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Is there anything in our universe that we can't model with a mathematical set?

  1. Sep 9, 2011 #1
    Wondering if this is mathematically feasible.
  2. jcsd
  3. Sep 9, 2011 #2
    Human/animal emotions, the ability to think, free will, etc

    Not sure if there's anything else.
  4. Sep 9, 2011 #3
    Can't emotions be deconstructed into biological functions of the brain, though -- a set of atoms and their intrinsic properties?
  5. Sep 9, 2011 #4
    If we got all of the atoms and other particles in your body, all particles have the exact same spin and other properties as you have, and we put them all together in the same shape as your body, the same blood pressure etc... gave it the right amount of electric shock,... you think that person would come to life?

    I think not. I think there is something else - and I believe it is consciousness (but I might technically be wrong if I have misunderstood what consciousness is).
  6. Sep 9, 2011 #5
    I don't want to turn this into a philosophy discussion, since consciousness can still be modeled as a physical function of the brain.

    I'm just wondering if there is any physical component of reality that can't just be modeled as a function of atoms. Can quantum randomness be modeled as such?
  7. Sep 9, 2011 #6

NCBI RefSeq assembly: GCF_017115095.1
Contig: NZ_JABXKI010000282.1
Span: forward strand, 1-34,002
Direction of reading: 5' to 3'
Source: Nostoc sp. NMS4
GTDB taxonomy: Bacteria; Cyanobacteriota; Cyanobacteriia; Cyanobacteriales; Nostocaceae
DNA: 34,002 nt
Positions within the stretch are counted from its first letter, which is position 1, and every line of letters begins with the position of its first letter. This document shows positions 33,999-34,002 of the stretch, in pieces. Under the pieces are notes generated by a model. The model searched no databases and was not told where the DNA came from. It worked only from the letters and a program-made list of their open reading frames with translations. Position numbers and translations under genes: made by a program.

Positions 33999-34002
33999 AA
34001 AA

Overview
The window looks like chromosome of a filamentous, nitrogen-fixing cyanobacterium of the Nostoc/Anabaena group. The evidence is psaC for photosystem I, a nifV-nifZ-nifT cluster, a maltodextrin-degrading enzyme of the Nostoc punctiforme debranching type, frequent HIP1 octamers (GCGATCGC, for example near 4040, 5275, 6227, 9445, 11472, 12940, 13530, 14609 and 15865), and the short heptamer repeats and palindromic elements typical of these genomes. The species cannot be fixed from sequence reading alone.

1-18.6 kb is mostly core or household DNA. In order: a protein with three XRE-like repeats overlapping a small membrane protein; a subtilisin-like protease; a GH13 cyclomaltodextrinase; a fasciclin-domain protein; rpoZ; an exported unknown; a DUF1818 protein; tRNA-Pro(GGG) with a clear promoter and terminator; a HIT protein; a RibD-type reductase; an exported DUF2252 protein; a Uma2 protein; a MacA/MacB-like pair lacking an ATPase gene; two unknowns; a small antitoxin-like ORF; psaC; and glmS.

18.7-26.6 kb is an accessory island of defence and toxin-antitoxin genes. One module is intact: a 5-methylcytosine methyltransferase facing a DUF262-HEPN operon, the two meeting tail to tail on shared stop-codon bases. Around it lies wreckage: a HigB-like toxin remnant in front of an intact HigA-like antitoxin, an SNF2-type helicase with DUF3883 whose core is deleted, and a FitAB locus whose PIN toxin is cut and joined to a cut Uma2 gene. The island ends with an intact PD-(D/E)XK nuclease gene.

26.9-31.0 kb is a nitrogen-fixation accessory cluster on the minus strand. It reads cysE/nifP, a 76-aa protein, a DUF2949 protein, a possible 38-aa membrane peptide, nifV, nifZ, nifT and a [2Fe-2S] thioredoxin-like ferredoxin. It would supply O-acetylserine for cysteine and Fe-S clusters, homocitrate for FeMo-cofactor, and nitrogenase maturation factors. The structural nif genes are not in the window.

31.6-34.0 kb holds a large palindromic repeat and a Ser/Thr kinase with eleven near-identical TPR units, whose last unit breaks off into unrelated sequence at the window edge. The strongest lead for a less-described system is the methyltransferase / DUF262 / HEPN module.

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    I would rather ask if there is anything non-trivial, which may be modelled as set (it means: not going beyond set theory).

    If you insist, that 'model as a set' may be supplemented by other theories, then, of course, you may model flight to the Moon, as a 'set of one rocket' carrying a 'set of three men', following other theories such, that finally N.Armstrong could made a one element set consinsting of a 'one small step'.
  8. Sep 9, 2011 #7
    No, randomness and stuff uses the normal (Gaussian) distribution from stats.

    The maths behind quantum mechanics is vast, and hundreds of maths books have been written for it.

    Basically, to answer your question, maths has a huge number of topics, and there are hundreds, if not thousands of important results and theorems which are far more generalised than what we see around us in the world today. From experience, there is nothing that can't be explained by maths.

    However, there is no fundemental theory in physics, and we are always finding out new things in maths - i.e. math's is not "complete" (and it never will be) and so we are unable to properly assess whether or not everything in the universe can be explained by mathematical theorems.
  9. Sep 9, 2011 #8
    hahaha brilliant
  10. Sep 9, 2011 #9
    I think accurate modeling is mostly limited to proofs. We can get close with theories, but if the model is 100% accurate, the the theory it is based on becomes a proof. Maybe a different question is, What can we model correctly? and how good is good enough?
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